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What the country lacks for electricity independence

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“75 percent of our electricity requirements are already generated from renewable energy sources,” says WKO expert Martin Heidinger.

Electricity does not come from the socket – many people have had to learn this lesson at great expense in recent months. The electricity price index has risen by almost 320 percent in the past twelve months (see story below) – economic and ecological pressure to put the country’s energy supply on a safe and sustainable basis. By 2030, the domestic electricity requirement should be 100 percent renewable, and from 2040 it should be climate neutral at all – at least that is the policy requirement of the Renewable Energy Expansion Act. But how realistic are these goals?

75 percent from renewable energy sources

This question has now been investigated at the Institute for Economic Development and Location (IWS) of the WKO Styria. “Currently, 75 percent of our electricity consumption comes from renewable energy sources,” says WKO expert Martin Heidinger. To convert the remaining 25 percent, nonetheless, it would require a large-scale expansion of the energy infrastructure. “Styria would need six more Mur power plants, 140 wind turbines and 2,500 football fields in the photovoltaic area,” calculated Heidinger. But this is not all. Because in order to be able to use the excess electricity associated from the summer to the winter as well, a large-scale expansion of infrastructure and storage would be necessary, such as that planned with the Koralm eco-storage facility. “nonetheless, the action here and in many other projects shows that we must massively speed up our approval procedures,” emphasizes Herbert Ritter, Vice President of the Styrian Chamber of Commerce. Otherwise, the achievement of these goals is very unrealistic. The Institute of Energy Industry puts the investment requirements of the whole country until 2030 at around 70 billion euros. Ritter is convinced that this cannot be achieved with the current parameters of the EIA Act: “We must test all the procedures and finally move from talk to action. We cannot afford more years of delay in the energy sector.” This also applies in particular to the expansion of photovoltaics, where the envisaged renewable energy program has not advanced beyond the negotiation status for several years.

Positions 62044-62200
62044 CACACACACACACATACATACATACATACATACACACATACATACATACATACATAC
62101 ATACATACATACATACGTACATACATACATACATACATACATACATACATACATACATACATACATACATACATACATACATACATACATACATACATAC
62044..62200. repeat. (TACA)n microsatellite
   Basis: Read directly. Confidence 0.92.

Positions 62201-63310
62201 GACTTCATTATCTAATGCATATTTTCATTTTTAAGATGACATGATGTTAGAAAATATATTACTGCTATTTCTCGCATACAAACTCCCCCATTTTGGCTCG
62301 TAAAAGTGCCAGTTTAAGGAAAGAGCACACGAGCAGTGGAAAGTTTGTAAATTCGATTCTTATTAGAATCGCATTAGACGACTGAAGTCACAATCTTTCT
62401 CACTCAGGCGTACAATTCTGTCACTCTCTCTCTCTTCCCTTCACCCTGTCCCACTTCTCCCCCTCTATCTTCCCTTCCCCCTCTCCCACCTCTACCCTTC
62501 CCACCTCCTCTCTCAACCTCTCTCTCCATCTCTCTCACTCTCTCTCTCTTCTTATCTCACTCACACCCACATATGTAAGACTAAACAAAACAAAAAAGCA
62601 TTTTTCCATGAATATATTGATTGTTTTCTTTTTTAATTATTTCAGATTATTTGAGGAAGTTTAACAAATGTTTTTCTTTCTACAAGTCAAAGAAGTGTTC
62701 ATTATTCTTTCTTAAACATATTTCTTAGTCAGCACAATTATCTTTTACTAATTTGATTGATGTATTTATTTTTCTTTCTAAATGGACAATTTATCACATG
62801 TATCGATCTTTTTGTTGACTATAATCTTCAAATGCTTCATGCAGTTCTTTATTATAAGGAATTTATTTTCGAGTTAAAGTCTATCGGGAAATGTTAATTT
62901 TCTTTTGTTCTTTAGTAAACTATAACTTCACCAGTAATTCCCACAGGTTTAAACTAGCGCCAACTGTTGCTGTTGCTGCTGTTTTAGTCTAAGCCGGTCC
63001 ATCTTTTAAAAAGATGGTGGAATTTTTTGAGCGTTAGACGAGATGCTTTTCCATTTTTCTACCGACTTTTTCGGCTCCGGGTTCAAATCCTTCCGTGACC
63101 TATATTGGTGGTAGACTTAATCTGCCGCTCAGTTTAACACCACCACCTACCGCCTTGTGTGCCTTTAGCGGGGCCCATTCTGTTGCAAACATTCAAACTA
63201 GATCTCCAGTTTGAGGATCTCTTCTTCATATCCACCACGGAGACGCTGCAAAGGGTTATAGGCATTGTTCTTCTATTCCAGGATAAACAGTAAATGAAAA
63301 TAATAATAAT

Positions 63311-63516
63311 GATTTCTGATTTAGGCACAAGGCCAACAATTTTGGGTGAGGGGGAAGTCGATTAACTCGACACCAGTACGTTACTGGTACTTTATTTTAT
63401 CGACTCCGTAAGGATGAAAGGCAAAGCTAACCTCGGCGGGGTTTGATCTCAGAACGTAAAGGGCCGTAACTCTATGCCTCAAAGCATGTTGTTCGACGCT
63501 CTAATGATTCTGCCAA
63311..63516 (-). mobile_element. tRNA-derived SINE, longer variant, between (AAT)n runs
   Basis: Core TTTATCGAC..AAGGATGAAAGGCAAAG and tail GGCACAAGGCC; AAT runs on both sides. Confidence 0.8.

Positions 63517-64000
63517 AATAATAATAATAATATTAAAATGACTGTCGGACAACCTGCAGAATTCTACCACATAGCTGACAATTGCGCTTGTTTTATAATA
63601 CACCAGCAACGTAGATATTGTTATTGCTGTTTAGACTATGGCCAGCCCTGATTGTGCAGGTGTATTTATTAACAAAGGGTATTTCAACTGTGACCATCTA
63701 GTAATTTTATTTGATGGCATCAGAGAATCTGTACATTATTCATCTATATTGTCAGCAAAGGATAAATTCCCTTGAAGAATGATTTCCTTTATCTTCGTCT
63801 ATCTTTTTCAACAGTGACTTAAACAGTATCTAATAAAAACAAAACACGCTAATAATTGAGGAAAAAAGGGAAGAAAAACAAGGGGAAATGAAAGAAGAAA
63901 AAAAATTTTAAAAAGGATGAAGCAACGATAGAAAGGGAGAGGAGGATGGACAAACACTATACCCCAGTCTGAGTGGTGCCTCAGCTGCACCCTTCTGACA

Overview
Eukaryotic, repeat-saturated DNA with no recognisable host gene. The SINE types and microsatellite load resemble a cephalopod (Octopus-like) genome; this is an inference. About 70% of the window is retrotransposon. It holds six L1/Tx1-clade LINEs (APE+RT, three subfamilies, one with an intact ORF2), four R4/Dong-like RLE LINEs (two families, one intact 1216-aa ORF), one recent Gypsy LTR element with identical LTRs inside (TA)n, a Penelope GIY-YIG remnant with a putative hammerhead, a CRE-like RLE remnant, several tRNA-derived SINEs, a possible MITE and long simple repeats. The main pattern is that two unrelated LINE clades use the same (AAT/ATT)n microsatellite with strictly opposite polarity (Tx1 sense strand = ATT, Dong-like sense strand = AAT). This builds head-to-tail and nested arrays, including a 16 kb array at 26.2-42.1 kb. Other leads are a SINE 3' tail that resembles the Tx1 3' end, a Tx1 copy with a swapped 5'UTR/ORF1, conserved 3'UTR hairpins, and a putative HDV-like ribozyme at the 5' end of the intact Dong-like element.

Energy prices continue to rise sharply

In September, the electricity price index once again increased by 27.6 percent compared to the previous month. Compared to the previous year, this corresponds to an increase of no less than 319.9 percent. In relation to the base year (2006 = 100), the index calculated by the Australian Energy Agency reached a new high of 516.52 points.

The development of the gas price is even more dramatic, which is not the least indirectly fuel the price of electricity. This rose 36.4 percent in the last month, compared to September last year, the inflation is 789.9 percent. In light of these big price jumps, the government has now decided on a price limit for electricity. Specifically, the sponsored price up to a consumption of 2,900 kilowatt hours, up to this value only ten cents per kilowatt hour must be paid. The relief due for mid-2024 should have an impact for the preceding in December.

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